Google Makes Virtual Calls Feel Real With Project Starline

26 May, 2021 (Wednesday)

Because of travel restrictions and mandated office closures caused by the coronavirus pandemic, virtual calls and meetings have become a regular part of everyday life. While video chats are part of the new normal, Google says that two-dimensional listening and seeing someone on your computer is not nearly comparable to a real-life meeting, particularly with a lower resolution camera.

To reduce the dissonance caused by virtual calls, Google is working on a project that elevates the virtual meeting experience to more of a three dimensional experience, known as Project Starline. 

Project Starline makes use of the most recent advances in computer vision, machine learning, spatial audio, and real-time compression to bring individuals from different cities and nations together. Furthermore, Google claims to have created a revolutionary light field display technology that gives a feeling of dimension and depth without requiring users to wear extra glasses or headsets to immerse themselves in the experience.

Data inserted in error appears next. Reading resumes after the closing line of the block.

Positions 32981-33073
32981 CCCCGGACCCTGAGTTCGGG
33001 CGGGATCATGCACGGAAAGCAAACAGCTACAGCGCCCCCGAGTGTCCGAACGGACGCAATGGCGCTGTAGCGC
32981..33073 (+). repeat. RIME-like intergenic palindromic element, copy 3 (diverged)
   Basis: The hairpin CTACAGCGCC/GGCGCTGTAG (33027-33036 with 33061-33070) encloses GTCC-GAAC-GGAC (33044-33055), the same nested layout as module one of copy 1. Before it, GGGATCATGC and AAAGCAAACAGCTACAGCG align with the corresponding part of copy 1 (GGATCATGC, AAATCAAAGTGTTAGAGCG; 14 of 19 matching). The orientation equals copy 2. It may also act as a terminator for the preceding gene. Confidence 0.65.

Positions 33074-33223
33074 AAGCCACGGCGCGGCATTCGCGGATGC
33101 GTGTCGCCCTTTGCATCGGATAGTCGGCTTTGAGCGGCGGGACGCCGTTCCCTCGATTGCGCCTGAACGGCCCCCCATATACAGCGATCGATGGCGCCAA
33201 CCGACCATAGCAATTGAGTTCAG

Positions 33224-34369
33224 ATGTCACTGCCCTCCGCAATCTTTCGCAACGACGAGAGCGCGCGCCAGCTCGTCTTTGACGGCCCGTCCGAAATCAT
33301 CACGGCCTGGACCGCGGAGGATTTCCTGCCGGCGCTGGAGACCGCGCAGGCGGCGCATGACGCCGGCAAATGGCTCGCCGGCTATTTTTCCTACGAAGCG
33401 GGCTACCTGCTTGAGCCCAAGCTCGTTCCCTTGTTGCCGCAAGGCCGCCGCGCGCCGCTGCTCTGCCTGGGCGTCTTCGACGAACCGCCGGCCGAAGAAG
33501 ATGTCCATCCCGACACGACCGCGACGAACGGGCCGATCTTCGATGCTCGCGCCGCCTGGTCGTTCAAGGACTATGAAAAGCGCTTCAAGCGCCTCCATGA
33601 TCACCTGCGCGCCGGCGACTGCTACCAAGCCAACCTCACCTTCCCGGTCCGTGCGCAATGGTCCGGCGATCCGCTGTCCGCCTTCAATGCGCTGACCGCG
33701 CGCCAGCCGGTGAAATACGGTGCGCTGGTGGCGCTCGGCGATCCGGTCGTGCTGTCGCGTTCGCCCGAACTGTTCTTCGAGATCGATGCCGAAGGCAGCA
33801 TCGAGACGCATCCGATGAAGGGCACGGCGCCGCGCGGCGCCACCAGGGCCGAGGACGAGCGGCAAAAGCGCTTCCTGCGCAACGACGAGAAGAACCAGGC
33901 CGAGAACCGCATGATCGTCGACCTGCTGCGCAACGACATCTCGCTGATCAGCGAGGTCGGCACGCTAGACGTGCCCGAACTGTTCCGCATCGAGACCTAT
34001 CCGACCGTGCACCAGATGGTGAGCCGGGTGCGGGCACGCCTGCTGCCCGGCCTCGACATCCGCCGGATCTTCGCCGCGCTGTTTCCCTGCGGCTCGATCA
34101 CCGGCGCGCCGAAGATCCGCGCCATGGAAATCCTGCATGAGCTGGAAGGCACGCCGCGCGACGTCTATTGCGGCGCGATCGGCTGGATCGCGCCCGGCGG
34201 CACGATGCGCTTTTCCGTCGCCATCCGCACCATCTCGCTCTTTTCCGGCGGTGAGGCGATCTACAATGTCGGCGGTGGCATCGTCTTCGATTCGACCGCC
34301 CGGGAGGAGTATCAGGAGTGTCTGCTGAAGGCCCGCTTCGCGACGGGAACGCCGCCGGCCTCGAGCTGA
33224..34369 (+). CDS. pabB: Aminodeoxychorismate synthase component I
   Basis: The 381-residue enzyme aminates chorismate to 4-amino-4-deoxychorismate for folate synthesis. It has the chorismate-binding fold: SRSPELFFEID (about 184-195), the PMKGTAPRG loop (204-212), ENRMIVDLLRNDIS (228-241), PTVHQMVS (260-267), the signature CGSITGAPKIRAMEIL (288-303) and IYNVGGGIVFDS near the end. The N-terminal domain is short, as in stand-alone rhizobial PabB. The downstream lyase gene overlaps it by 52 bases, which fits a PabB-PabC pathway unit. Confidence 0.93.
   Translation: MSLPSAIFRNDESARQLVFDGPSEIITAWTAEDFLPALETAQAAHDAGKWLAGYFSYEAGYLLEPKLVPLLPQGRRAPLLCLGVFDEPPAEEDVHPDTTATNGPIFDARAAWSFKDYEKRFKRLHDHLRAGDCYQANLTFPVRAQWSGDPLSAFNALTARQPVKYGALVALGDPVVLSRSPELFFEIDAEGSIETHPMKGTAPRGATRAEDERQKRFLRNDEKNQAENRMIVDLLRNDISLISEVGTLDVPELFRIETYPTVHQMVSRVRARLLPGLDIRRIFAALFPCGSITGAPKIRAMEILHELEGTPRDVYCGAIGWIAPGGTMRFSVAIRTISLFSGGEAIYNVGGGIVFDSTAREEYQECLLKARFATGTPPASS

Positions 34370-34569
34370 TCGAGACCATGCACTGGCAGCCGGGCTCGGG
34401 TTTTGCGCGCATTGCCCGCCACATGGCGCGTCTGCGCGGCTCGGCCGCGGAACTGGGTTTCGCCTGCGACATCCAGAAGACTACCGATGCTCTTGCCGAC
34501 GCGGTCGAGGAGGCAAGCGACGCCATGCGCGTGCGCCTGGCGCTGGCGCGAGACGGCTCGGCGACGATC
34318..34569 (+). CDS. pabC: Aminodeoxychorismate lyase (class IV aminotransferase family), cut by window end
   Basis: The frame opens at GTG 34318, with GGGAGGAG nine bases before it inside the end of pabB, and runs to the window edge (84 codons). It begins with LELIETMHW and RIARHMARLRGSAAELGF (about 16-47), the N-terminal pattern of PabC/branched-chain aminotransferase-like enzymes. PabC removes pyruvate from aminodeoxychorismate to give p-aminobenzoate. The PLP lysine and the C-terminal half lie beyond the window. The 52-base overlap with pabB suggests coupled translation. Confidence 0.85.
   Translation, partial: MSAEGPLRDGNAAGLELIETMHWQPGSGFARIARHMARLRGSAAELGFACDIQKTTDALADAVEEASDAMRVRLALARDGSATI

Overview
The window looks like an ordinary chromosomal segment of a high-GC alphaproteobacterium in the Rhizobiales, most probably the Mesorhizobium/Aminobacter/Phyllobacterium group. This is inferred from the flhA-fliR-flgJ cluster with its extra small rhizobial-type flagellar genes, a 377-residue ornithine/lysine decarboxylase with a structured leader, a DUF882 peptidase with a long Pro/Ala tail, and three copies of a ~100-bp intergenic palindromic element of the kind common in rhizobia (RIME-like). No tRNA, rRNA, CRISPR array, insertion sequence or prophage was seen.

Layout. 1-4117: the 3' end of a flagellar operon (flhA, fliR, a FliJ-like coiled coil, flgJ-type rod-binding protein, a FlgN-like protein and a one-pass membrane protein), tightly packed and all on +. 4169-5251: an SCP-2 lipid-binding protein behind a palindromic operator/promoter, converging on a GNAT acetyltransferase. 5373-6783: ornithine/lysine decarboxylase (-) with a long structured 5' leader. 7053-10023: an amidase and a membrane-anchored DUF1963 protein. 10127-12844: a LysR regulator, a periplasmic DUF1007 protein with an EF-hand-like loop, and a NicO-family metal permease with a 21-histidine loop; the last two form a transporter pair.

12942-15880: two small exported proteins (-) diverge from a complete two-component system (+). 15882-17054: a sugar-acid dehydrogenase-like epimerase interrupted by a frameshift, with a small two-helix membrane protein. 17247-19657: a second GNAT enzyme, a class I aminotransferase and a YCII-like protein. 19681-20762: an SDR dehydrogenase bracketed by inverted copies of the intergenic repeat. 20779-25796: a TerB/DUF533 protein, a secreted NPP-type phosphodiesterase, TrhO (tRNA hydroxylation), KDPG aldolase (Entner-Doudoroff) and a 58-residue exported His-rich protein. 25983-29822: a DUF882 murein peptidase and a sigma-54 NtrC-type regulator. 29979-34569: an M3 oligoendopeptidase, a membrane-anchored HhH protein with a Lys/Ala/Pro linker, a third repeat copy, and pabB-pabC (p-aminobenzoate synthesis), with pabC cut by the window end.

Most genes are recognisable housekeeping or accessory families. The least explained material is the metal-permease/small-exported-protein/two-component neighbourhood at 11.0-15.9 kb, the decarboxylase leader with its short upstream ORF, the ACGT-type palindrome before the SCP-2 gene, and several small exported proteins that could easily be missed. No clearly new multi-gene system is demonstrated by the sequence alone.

Clay Bavor, who works at Google and manages teams focusing on virtual and augmented reality, had the concept for the project. In an interview with Wired, Bavor says he wanted “full-on photo-realistic, volumetric video meetings that make it look, sound, and feel like the other person is sitting across the table from you—no headset required.”

In practice, this translates to a video booth outfitted with technology that both users enter from their respective places. Users may participate in a face-to-face live video call with the other life-sized person seated exactly in front of them thanks to their enormous 65-inch monitor.

The project is still in progress, and it is doubtful that it will be commercially available or reasonably accessible for personal usage very soon. According to Google, Starline's prototypes are presently available in only a few of its locations and rely on custom-built hardware and highly specialized technology, but the firm feels that this is a step toward where virtual communication like this "can and should go." Google intends to trial installations for its commercial partners later this year.